When it comes to buying a home, there is a lot to think about and a lot to plan. It can be easy for details to fall through the cracks or never be considered when choosing a house. Here is a list of the top five things that people often forget when they buy a new home.
When purchasing a home, many people forget what their new house will need or look like throughout the seasons. This might include the type of trees on the property (evergreen means no raking of leaves, but deciduous trees might create a beautiful autumn in your backyard), prepping for winter (snow loads on the roof and plowing), and mowing the lawn in the summer. As you look at buying a home, consider what it will look like and the maintenance it may need throughout the year.
Long-term needs are all about looking at the future for you and your new home. The age of the roof, the electrical, the foundation, and any outdated appliances are some of the things to consider with a home. This can also mean the long-term needs of your family — will you become an empty-nester in this house? Also, do you imagine yourself growing old here? Will the house you fell in love with now serve you for all of your future needs? Consider compiling a list of what you imagine your needs will be over the course of owning your home.
Closing costs and fees are often discussed as part of the purchase of a home and are easily remembered. Items like annual property taxes, trash and recycling pick up, snowplowing, and lawn mowing costs can be lost in the shuffle. Additionally, many people forget to budget moving costs, painting, and any furniture purchases you might need before you move into your new home.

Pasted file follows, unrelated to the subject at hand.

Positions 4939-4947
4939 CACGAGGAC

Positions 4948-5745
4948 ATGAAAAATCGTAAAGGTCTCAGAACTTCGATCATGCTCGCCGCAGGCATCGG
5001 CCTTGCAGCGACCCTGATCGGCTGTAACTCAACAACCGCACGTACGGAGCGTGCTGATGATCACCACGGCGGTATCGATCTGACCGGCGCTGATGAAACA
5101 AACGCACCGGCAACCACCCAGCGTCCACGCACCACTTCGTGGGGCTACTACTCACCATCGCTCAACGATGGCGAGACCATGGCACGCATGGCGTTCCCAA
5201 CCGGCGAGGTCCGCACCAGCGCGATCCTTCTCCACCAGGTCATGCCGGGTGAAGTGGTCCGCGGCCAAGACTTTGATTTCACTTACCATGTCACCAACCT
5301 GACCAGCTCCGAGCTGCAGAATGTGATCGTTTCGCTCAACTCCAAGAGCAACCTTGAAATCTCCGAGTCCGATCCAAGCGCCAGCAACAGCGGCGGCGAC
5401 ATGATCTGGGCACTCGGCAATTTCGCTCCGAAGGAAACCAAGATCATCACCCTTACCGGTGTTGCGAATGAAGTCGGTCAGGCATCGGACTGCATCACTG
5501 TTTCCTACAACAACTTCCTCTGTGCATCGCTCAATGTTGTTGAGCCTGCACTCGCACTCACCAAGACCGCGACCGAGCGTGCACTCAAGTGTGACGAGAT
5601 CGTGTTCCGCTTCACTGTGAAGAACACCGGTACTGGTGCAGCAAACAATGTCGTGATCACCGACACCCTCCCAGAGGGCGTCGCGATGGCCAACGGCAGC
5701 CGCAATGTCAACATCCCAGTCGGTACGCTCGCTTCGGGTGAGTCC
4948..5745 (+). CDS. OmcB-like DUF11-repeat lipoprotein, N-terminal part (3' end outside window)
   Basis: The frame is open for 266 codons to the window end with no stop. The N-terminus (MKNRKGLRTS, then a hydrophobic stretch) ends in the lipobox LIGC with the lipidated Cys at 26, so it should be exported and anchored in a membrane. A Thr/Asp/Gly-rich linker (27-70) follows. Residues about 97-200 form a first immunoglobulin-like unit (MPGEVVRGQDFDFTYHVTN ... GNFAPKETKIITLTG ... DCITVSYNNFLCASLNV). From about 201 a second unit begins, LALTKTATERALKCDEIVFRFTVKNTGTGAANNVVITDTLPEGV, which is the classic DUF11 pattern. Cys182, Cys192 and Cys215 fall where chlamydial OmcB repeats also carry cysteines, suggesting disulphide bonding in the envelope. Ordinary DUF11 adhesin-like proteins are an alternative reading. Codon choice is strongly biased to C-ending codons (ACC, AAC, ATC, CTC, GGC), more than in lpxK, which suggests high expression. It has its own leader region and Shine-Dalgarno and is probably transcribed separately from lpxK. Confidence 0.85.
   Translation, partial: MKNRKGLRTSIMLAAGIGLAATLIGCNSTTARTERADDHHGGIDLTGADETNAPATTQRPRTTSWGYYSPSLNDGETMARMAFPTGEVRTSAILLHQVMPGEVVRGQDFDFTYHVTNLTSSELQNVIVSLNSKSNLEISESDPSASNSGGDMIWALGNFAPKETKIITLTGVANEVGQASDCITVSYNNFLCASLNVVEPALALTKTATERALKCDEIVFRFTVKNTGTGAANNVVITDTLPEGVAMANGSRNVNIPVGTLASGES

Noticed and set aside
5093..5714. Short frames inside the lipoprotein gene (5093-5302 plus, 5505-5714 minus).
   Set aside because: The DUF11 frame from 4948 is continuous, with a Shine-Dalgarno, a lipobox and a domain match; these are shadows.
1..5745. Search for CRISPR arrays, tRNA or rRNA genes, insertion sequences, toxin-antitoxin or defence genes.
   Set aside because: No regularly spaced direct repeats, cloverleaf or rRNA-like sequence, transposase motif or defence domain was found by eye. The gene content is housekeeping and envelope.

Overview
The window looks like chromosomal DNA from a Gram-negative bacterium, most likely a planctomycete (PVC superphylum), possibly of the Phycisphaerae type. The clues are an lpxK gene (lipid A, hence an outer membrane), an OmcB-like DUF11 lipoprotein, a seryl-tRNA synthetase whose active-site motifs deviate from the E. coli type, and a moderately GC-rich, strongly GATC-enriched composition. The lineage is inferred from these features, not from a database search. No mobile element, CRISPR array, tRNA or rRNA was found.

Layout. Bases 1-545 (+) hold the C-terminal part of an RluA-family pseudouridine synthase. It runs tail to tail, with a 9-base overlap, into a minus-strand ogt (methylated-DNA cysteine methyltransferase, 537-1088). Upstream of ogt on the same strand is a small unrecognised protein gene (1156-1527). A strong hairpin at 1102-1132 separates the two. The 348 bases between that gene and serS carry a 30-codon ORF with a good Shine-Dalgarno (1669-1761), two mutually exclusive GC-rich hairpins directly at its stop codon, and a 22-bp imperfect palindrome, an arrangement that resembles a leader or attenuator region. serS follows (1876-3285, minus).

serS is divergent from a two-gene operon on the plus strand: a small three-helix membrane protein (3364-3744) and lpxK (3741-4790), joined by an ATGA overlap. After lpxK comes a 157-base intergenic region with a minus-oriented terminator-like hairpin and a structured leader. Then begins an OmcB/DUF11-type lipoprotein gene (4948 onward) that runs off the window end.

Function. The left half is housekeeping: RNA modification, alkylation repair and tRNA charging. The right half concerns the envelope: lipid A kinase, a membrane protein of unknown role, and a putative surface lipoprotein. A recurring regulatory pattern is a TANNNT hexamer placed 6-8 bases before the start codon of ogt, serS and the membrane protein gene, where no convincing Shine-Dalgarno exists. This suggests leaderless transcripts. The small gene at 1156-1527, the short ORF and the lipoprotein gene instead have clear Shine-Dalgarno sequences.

Whether you are up-sizing or down-sizing, there is always the question of closets and storage solutions for any home. What might look like a lot of space can quickly dwindle to full closets and basements. Before moving into your new home, consider getting rid of unwanted or no longer needed items from your old house. You will want to start out with enough empty space to plan for future storage needs.
If you are a first-time home-buyer, many of the maintenance issues you may have experienced previously were probably covered by a landlord. Now that you are at the helm of this home, those costs will fall to you. The best thing you can do is create an emergency fund for those moments when the dryer makes a loud squeaking sound with every tumble or the sink leaks into the cabinet below. This way, you won’t be dipping into the money you use for groceries or paying monthly bills when something in your home surprises you.